Family Liturgies

Matthew 14: Impossible Things Before Breakfast

boy at lake

–by Erika Marksbury

Scripture Reading: Matthew 14:22-32

Jesus made the disciples get into the boat and go on ahead to the other side, while he dismissed the crowds. And after he had dismissed the crowds, he went up the mountain by himself to pray. When evening came, he was there alone, but by this time the boat, battered by the waves, was far from the land, for the wind was against them. And early in the morning he came walking toward them on the sea.

But when the disciples saw him walking on the sea, they were terrified, saying, “It is a ghost!” And they cried out in fear.

But immediately Jesus spoke to them and said, “Take heart, it is I; do not be afraid.”

Peter answered him, “Lord, if it is you, command me to come to you on the water.”

Jesus said, “Come.”

So Peter got out of the boat, started walking on the water, and came toward Jesus. But when he noticed the strong wind, he became frightened, and beginning to sink, he cried out, “Lord, save me!”

Jesus immediately reached out his hand and caught him, saying to him, “You of little faith, why did you doubt?”

Thoughts on Scripture

This story makes me think of the conversation from Lewis Carroll’s Through the Looking Glass, where the Queen challenges Alice:

“I’m just one hundred and one, five months and a day.”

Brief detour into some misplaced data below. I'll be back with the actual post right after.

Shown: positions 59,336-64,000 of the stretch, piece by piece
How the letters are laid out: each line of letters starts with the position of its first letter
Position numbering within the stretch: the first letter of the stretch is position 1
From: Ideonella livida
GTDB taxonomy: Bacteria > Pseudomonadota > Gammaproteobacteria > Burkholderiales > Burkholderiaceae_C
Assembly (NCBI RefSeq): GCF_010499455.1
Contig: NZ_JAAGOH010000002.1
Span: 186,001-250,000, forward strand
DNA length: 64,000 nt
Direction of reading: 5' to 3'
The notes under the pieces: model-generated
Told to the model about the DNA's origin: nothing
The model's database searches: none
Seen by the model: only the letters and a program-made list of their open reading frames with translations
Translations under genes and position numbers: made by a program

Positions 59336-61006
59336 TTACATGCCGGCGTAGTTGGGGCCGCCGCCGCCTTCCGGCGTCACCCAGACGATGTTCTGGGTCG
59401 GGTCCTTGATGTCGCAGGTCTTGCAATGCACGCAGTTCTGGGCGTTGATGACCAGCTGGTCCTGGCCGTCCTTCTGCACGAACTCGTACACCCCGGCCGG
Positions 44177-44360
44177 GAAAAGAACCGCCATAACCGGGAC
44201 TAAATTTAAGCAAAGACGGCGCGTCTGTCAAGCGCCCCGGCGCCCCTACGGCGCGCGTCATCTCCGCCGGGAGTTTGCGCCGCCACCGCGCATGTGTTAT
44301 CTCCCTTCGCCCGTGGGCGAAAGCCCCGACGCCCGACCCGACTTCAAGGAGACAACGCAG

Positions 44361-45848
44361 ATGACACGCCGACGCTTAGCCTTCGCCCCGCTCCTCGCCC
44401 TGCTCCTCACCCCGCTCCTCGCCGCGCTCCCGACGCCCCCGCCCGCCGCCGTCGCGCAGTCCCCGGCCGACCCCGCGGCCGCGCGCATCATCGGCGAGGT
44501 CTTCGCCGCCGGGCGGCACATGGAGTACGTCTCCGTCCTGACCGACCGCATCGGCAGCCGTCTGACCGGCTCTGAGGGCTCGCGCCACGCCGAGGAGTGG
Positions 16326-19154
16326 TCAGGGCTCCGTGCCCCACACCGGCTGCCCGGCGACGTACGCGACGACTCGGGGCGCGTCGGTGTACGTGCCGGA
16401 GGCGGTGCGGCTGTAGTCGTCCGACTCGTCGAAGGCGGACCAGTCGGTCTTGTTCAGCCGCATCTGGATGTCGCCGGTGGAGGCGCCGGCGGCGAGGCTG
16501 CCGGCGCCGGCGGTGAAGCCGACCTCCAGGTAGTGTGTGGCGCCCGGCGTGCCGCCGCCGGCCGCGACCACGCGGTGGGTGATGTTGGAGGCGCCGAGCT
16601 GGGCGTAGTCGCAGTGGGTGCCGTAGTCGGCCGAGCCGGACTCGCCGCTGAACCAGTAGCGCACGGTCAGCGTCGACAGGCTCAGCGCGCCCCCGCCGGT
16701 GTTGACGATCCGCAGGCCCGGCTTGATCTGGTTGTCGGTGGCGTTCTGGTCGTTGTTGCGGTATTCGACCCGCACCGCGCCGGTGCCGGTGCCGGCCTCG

“I can’t believe that!” said Alice.

“Can’t you?” the Queen said in a pitying tone. “Try again: draw a long breath, and shut your eyes.”

Alice laughed. “There’s no use trying,” she said: “one can’t believe impossible things.”

“I daresay you haven’t had much practice,” said the Queen. “When I was your age, I always did it for half-an-hour a day. Why, sometimes I’ve believed as many as six impossible things before breakfast.”

A list follows, of the Queen’s six impossible things. Perhaps we all have our own lists, the ideas that come to us early in the morning (or, for some of us, late at night), when we’re groggy enough to believe that anything might happen. What is it, for you, that’s possible in those wee hours?

For Peter, maybe it was that he could walk on water. That he could do what Jesus did. This isn’t arrogance. Jesus told the disciples they’d be able to do all he did and more. This is curiosity. It’s attempt. Peter is trying. But he can’t hold it for half an hour like the Queen can. After a few moments, he stumbles; he starts to sink. Perhaps, like Alice, he hasn’t had much practice believing impossible things.

Perhaps listening to the Queen would do Peter, and all of us, all some good. Her instructions are simple:
Draw a deep breath.
Shut your eyes.

Questions to Discuss

-What’s possible here in this scripture story? What’s impossible? (Are you sure?)

– If you were one of the other disciples in the boat, what would you have been thinking when Peter called out to Jesus? When he stepped out of the boat? Would you have called that faith or courage or … something else? Why?

– Describe a time when you wish you could’ve said to a friend, “You of little faith – why did you doubt?” Or describe a time when someone has said that – or something like that – to you.

– What’s an impossible thing you’ve believed? Why have you believed it?

Spiritual Practice

Take a family journey to a nearby pond or lake or a backyard creek. Gather some sticks – enough for each family member to have at least one – and assign each one an “impossible” hope: a prayer, a dream, a someday-maybe- sort of wish. Toss the sticks into the water, and watch them sail away. Close the ritual with the following prayer, or one of your own.

Holy One,
Your word tells us that, with you, all things are possible.
What does that promise mean?
Give us courage and imagination, that we might find out.


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